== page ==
G20 Summit: Indian banks ‘invest’ Rs 79,800 cr a year in coal
New Delhi: The G-20 governments have more than doubled the financial support they provide to coal power plants in just three years, despite pledging a decade ago to phase out subsidies to all fossil fuels, an independent study said on Wednesday.
India’s public banks invest Rs 79,800 crore per year in the coal sector, said the study published ahead of the G-20 summit in Japan on June 28-29.
The study from the Overseas Development Institute (ODI), Oil Change International (OCI), the International Institute for Sustainable Development (IISD) and the Natural Resources Defense Council (NRDC) tracks three types of government support provided by G-20 governments.
These are fiscal support, lending by public banks and investments made by state-owned enterprises.
According to the study, ‘G-20 Coal Subsidies: Tracking Government Support to a Fading Industry’, the annual support for coal production in the G-20 countries decreased from $1.7 billion in 2013-14 to $9.8 billion in 2016-17.
However, this was offset by an increase in annual support for coal-fired power production from $17.2 billion to $47.3 billion in the same period.
The combined government support of G-20 countries to coal stood at $63.9 billion per year in 2016-17.
In India, which will chair the G-20 in 2022, state-owned enterprises invested $6.4 billion (Rs 44,800 crore) per year and public banks lent $11.4 billion (Rs 79,800 crore) per year for coal projects in 2016-17, mostly in the coal power sector.
This is despite the fact that $27 billion (Rs 1,74,468 crore) worth of coal power assets are under financial stress and that India has made significant progress in reforming support for other fossil fuels, like gasoline, diesel and kerosene.
These investments lock coal into the energy system for decades and prevent countries from meeting their long-term G20 and Paris Agreement climate commitments, while also showing poor economic performance, said the report.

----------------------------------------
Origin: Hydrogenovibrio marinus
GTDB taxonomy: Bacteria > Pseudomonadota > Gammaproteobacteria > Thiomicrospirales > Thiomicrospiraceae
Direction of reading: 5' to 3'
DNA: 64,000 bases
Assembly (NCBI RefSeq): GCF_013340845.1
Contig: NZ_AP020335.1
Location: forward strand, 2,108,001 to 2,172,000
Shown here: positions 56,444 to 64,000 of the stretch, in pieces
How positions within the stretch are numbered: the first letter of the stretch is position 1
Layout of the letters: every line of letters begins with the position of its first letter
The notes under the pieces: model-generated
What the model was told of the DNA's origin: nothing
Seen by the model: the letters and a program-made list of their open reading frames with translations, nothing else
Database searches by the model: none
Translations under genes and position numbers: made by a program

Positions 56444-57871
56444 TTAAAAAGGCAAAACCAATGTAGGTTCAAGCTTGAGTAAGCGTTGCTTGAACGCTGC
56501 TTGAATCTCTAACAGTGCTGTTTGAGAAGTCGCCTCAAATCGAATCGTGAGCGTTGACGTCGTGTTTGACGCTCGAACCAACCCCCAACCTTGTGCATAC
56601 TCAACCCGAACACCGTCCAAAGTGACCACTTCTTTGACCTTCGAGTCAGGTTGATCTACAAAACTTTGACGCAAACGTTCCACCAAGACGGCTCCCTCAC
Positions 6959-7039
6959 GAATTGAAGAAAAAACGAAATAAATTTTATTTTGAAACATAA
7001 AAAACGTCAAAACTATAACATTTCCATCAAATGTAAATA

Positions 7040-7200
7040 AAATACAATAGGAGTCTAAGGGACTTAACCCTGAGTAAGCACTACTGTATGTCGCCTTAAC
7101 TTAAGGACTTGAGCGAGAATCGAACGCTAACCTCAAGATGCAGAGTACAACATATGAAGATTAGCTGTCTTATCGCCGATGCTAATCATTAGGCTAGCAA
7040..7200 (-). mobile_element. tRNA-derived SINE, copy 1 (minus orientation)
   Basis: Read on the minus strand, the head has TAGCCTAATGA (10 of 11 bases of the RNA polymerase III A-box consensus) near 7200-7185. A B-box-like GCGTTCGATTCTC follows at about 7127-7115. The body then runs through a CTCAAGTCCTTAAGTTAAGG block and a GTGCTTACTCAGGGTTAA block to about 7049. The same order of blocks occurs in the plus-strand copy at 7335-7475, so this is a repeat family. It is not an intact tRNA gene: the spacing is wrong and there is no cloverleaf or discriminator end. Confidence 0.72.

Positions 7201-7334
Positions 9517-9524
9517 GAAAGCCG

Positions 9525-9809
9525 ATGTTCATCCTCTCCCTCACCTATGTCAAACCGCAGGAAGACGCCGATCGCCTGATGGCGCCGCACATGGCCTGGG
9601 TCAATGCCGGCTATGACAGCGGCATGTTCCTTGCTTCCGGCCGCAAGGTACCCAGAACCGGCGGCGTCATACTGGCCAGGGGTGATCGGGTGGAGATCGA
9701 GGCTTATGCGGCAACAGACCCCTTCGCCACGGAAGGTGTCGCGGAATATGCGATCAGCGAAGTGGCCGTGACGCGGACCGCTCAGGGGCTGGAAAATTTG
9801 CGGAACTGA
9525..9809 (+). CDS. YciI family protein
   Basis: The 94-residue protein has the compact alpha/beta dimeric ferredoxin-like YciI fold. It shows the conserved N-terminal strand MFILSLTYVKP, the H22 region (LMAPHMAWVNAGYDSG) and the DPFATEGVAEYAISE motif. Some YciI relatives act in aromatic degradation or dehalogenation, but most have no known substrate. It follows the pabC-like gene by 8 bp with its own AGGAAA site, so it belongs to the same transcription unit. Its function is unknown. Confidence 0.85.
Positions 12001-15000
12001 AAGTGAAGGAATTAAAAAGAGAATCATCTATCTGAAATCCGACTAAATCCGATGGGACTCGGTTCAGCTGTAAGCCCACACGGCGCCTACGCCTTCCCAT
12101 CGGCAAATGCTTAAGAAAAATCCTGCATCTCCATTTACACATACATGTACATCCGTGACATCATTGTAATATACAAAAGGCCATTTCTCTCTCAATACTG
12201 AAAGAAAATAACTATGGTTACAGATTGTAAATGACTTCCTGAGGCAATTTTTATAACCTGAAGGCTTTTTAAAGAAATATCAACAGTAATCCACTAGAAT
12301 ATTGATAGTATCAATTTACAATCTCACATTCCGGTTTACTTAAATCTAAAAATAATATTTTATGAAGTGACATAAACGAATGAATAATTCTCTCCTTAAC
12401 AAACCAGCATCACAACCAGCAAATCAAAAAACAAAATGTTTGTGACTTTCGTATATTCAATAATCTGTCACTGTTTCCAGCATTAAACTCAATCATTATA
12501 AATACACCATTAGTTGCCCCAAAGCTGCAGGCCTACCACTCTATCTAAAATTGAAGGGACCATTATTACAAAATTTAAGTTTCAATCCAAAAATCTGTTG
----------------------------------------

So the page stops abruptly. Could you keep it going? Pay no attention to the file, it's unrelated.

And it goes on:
The International Institute for Sustainable Development’s Ivetta Gerasimchuk, one of the report’s co-authors, said: “In reality, government support to coal is much larger than our report’s numbers show, because many G-20 countries still lack transparency on the many ways they subsidize coal.”
“Our estimates also exclude the external costs of coal associated with air pollution, which are currently borne by the public.”
Christopher Beaton, IISD Senior Policy Advisor and the author of the India chapter of the report, said: “India’s coal power will face further challenges due to air pollution regulations, water scarcity concerns and competition from renewables.”
“But this situation can prompt India to re-think its support to coal and move beyond it to cleaner energy.”
The authors call for greater transparency by requesting G20 countries to conduct peer reviews of subsidies to coal and other fossil fuels by 2020.
G-20 countries should establish a regular process to track the removal of fossil fuel subsidies and share lessons learned from successful reforms.
Ending coal subsidies will bring environmental, social and economic benefits, while setting a level playing field for clean energy, said the report.